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Towards High Capacity Li-ion Batteries Based on Silicon-Graphene Composite Anodes and Sub-micron V-doped LiFePO4 Cathodes

Scientific Reports volume 6, Article number: 37787 (2016) | Download Citation

Abstract

Lithium iron phosphate, LiFePO4 (LFP) has demonstrated promising performance as a cathode material in lithium ion batteries (LIBs), by overcoming the rate performance issues from limited electronic conductivity. Nano-sized vanadium-doped LFP (V-LFP) was synthesized using a continuous hydrothermal process using supercritical water as a reagent. The atomic % of dopant determined the particle shape. 5 at. % gave mixed plate and rod-like morphology, showing optimal electrochemical performance and good rate properties vs. Li. Specific capacities of >160 mAh g−1 were achieved. In order to increase the capacity of a full cell, V-LFP was cycled against an inexpensive micron-sized metallurgical grade Si-containing anode. This electrode was capable of reversible capacities of approximately 2000 mAh g−1 for over 150 cycles vs. Li, with improved performance resulting from the incorporation of few layer graphene (FLG) to enhance conductivity, tensile behaviour and thus, the composite stability. The cathode material synthesis and electrode formulation are scalable, inexpensive and are suitable for the fabrication of larger format cells suited to grid and transport applications.

Introduction

Energy storage demands for next generation electric vehicles and grid storage have increased significantly during the last decade, with lithium ion technology remaining the most likely contender to meet these requirements in the short to medium term. The key requirements for vehicle energy storage are high gravimetric and volumetric energy density, whereas for grid storage, cycle life is the most important parameter. To obtain high energy density batteries, silicon anode materials with a theoretical capacity of 3579 mAh g−1 have been a major focus of recent battery research to replace graphite (with a limited capacity of only 372 mAh g−1)1,2,3,4,5,6. There are still performance issues surrounding silicon that have prevented its successful commercialization to date. These include significant volume expansion upon lithiation (280 vol %), irreversible capacity loss due to solid-electrolyte interphase (SEI) growth during cycling and lithium isolation within particles7. To enhance the performance of the silicon anode, this study uses micron-sized crystalline particles (compared with the much-developed nano structures) and a hierarchy of conductive carbons, including FLG. This offers a more continuous, effective network to maximize electronic contact between active material particles and the copper current collector, and can generate a mechanically stable composite architecture. A key consideration is the uniform dispersion of the carbon additives in order to avoid inducing structural inhomogeneities that would result in unevenly distributed stress in the electrode during the silicon volume changes. This can degrade the electronic connections between the active material and the conductive-binder network, the electrode’s so-called “wiring”.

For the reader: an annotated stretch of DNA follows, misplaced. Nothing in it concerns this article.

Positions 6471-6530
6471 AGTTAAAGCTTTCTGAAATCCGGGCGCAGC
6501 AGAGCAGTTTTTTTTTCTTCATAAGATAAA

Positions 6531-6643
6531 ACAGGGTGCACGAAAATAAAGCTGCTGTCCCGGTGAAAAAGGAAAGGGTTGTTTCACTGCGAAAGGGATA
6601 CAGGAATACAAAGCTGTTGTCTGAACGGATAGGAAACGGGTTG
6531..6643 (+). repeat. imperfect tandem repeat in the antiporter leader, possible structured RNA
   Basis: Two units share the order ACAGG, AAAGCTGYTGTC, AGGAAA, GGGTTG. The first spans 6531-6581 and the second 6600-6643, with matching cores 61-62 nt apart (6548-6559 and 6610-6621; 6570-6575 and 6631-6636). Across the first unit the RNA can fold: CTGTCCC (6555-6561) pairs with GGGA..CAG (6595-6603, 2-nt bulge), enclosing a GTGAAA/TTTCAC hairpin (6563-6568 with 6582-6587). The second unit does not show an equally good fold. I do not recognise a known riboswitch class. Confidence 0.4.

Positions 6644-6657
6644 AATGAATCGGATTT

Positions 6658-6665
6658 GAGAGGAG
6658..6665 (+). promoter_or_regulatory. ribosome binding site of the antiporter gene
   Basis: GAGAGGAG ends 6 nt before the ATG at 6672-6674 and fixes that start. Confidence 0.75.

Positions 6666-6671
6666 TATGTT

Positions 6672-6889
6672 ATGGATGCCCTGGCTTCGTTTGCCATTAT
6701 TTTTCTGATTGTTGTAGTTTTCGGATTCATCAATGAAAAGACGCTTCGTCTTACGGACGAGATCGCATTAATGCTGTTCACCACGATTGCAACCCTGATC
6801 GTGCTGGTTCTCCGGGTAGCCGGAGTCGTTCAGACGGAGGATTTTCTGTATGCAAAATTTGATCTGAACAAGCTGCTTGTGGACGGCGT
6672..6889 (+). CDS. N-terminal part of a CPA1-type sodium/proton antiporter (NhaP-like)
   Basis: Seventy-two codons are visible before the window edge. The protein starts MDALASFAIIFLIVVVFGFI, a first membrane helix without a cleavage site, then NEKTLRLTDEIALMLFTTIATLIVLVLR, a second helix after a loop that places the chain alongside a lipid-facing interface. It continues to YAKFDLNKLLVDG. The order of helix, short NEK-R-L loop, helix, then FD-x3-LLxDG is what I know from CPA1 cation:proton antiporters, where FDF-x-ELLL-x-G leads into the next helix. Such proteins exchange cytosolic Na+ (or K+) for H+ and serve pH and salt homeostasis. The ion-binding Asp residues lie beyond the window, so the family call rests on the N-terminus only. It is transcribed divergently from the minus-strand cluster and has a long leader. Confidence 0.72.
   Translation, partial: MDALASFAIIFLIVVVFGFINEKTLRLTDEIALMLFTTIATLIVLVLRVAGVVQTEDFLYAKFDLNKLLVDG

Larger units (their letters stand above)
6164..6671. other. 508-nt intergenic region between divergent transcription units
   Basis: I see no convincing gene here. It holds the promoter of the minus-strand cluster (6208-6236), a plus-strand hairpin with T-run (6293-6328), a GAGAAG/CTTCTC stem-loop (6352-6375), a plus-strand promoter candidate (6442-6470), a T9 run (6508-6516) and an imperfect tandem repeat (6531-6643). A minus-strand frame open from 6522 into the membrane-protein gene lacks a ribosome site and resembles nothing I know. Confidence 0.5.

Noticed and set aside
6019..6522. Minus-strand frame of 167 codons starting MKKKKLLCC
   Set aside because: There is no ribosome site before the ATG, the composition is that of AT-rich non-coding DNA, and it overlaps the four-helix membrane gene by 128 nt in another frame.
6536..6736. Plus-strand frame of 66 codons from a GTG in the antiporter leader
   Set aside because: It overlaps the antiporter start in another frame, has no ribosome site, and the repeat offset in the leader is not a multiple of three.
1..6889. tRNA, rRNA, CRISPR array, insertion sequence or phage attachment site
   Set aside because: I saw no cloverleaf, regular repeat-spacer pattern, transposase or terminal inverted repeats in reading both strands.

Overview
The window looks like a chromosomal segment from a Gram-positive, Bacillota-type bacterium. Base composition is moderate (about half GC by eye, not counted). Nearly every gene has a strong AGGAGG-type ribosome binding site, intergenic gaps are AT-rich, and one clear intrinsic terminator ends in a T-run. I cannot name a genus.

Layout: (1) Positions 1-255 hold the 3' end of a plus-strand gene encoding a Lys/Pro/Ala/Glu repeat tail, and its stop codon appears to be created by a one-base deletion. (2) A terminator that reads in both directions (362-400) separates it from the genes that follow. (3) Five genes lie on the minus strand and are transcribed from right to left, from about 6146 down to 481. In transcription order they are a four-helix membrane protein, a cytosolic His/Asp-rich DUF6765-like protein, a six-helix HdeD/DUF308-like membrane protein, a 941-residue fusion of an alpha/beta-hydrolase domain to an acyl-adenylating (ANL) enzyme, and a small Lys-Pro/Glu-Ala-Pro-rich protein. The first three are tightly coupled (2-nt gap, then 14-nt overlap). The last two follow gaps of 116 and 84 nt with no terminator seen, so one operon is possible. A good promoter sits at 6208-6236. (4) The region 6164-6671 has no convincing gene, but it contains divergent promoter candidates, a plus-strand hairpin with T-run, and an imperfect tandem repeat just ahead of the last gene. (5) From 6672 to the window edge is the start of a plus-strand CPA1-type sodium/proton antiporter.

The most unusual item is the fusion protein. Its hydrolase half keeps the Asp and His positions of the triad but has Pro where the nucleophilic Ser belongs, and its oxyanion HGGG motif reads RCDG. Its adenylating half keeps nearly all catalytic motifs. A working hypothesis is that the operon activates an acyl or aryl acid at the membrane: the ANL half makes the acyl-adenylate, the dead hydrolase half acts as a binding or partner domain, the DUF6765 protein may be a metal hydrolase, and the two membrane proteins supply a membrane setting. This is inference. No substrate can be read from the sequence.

In terms of advancing cathode material performance, olivine lithium iron phosphate (LFP) based nanomaterials have demonstrated superior power (rate) performance, thermal stability, cycle life and are considered relatively environmentally benign, compared with other known Li-insertion compounds such as manganese-spinel8. Other attractive properties of LFP include reduced reactivity with industry-standard electrolytes and a flat charge-discharge curve during cycling. This is due to a two-phase α ↔ β transition that occurs during Li-extraction/insertion processes9 resulting in relatively high capacities of ca. 170 mAh g−1. Despite these advantages, initial concerns for these materials related to rate performance, where capacity drop was significant when using high current densities. To overcome these issues, research has focused on nano-sizing and carbon coating LFP, which has improved the kinetics of electron transfer and reduced the limitations from slow Li-ion diffusion7. In addition, doping of vanadium (or other ions) within the LFP structure, has been reported to improve the discharge capacity at high rates by numerous researchers10,11,12,13,14. In the case of V-doped LFP, the improved performance has been attributed to increased electronic conductivity, decreased diffusion activation energy barriers and increased solid-solution miscibility with Li within the material10,11. In some cases, conductive vanadium-containing impurity phases (such as Li3V2(PO4)3 or VO2) on the LFP surface, have also been partially attributed to the improved performance by increasing electron and Li+ transport dynamics across the surface12,13,14.